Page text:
The Problem

Unity's system for managing different areas of your game as separate scenes is very powerful for things that are naturally part of a scene, but is poorly suited to making systems that are shared by multiple scenes. For example, a Frame Rate Counter is something that should not be tied to any particular scene or camera prefab, it should just show on screen at any point in the application and operate entirely on its own.

There are several traditional methods for setting up such systems, each of which has its own advantages and disadvantages outlined below, followed by Weaver's Asset Injection system which avoids those drawbacks.

Create Itself

The script creates an instance of itself - either on startup using a [RuntimeInitializeOnLoad] method or whenever it first gets accessed. For a MonoBehaviour system this might be as simple as new GameObject().AddComponent<MyScript>();.


  • Very self-contained. The script doesn't depend on any other files to work.
  • Procedural generation can be much more effective than setting things up using the Unity Editor GUI.


  • Hard coded so it's less reusable. For the Frame Rate Counter example, this would mean you need to change the script if you want to move it to a different area of the screen to better fit in with your other GUI elements or want to change its appearance.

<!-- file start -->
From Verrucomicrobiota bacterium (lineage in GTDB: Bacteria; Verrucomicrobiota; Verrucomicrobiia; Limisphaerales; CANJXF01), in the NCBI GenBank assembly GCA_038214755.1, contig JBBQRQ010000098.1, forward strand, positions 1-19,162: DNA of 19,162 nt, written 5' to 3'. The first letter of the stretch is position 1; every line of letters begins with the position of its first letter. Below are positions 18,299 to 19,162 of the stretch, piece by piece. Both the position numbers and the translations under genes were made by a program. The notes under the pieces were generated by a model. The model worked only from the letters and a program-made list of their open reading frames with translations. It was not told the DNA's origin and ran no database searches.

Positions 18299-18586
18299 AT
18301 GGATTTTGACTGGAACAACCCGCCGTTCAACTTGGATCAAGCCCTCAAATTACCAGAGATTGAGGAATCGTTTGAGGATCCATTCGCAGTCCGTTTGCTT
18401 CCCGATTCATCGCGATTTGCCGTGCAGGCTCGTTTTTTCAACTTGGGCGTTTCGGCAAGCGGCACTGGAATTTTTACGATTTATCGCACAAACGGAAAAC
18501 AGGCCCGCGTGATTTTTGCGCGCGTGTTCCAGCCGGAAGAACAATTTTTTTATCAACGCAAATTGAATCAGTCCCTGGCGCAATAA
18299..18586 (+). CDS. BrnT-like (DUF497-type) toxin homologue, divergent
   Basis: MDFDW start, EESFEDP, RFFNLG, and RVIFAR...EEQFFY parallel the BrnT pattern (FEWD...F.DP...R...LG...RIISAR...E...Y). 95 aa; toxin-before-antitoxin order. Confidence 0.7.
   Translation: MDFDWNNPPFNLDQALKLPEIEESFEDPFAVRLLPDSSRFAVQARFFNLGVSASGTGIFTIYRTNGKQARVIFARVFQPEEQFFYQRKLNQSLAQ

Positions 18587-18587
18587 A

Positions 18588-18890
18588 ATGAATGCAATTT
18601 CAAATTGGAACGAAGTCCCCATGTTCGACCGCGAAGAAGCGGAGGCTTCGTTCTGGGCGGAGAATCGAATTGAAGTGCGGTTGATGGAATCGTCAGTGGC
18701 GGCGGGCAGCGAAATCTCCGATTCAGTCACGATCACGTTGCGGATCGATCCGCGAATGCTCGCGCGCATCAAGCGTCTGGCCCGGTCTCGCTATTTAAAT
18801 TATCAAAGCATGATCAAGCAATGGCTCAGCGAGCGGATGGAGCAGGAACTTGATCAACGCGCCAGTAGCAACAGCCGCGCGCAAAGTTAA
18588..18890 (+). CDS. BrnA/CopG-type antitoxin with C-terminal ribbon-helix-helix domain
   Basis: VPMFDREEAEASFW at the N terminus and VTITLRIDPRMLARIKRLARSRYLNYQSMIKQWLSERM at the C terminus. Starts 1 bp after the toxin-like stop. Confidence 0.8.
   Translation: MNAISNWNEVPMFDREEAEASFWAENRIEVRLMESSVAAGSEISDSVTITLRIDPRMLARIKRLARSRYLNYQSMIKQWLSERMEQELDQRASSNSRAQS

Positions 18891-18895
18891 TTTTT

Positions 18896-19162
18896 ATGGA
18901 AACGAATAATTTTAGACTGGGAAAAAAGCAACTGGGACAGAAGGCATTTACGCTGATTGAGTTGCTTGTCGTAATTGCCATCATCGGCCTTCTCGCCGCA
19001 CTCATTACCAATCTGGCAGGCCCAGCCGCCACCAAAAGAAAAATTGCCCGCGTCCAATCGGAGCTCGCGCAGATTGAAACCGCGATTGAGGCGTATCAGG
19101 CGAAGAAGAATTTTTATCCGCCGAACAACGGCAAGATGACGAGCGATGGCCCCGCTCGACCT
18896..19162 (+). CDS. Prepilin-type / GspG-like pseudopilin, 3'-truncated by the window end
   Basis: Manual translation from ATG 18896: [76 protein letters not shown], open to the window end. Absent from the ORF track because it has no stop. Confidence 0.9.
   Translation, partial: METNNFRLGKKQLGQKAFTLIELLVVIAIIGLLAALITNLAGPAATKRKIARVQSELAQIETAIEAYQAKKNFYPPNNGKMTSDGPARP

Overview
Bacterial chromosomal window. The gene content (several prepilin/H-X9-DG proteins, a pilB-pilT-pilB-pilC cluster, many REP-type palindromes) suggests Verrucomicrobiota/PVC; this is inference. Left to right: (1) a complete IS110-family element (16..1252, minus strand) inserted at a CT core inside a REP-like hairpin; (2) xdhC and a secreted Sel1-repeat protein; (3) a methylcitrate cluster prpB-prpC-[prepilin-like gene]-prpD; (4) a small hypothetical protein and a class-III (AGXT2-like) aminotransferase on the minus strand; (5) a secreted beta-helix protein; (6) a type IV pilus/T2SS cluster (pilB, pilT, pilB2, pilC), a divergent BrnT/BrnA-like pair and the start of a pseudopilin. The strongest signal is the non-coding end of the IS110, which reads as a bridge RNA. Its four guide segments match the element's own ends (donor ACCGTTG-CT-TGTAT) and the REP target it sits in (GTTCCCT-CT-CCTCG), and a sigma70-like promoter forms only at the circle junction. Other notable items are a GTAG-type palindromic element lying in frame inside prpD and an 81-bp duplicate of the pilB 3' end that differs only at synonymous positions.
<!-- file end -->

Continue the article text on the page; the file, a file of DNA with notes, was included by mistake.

• Configuring complex systems is often much harder with code than with the Unity Editor GUI.
  • Can't reference assets such as textures or sounds without using one of the other approaches.
  • Modification is tedious because you have to wait for the code to recompile every time you want to see a change. Most likely this means that you won't be able to make changes while in play mode either.

In Scene

Put the script on an object in every scene and destroy each new one after the first so there is only ever one instance.


  • Easy to setup.
  • Avoids the disadvantages described above.


  • Easy to make mistakes during the setup or while refactoring, even if you make it a prefab.
  • Not clear from looking at the scene that this script is a global system that will be shared.
  • Wastes some performance loading and destroying useless objects.

First Scene

Put the script on an object in the start scene only (the first scene in the Build Settings).


  • Efficient in runtime builds.
  • Avoids the disadvantages described above.


  • Extremely inconvenient for development as you need to play the game from the start scene every time.

Load Resource

Put the script on a prefab and use Resources.Load to load and instantiate it at runtime (or do something similar with asset bundles).


  • Logical organisation. It's a globally accessible asset, not an object specific to a particular scene.
  • Avoids the disadvantages described above.


  • The script is dependent on the prefab being at exactly the specified path, but from looking at that path in the Project window you don't see any indication that it must not be moved. This means that refactoring or reorganising your project involves blindly guessing which parts are safe to move or delete and which are needed by scripts (and where those scripts are).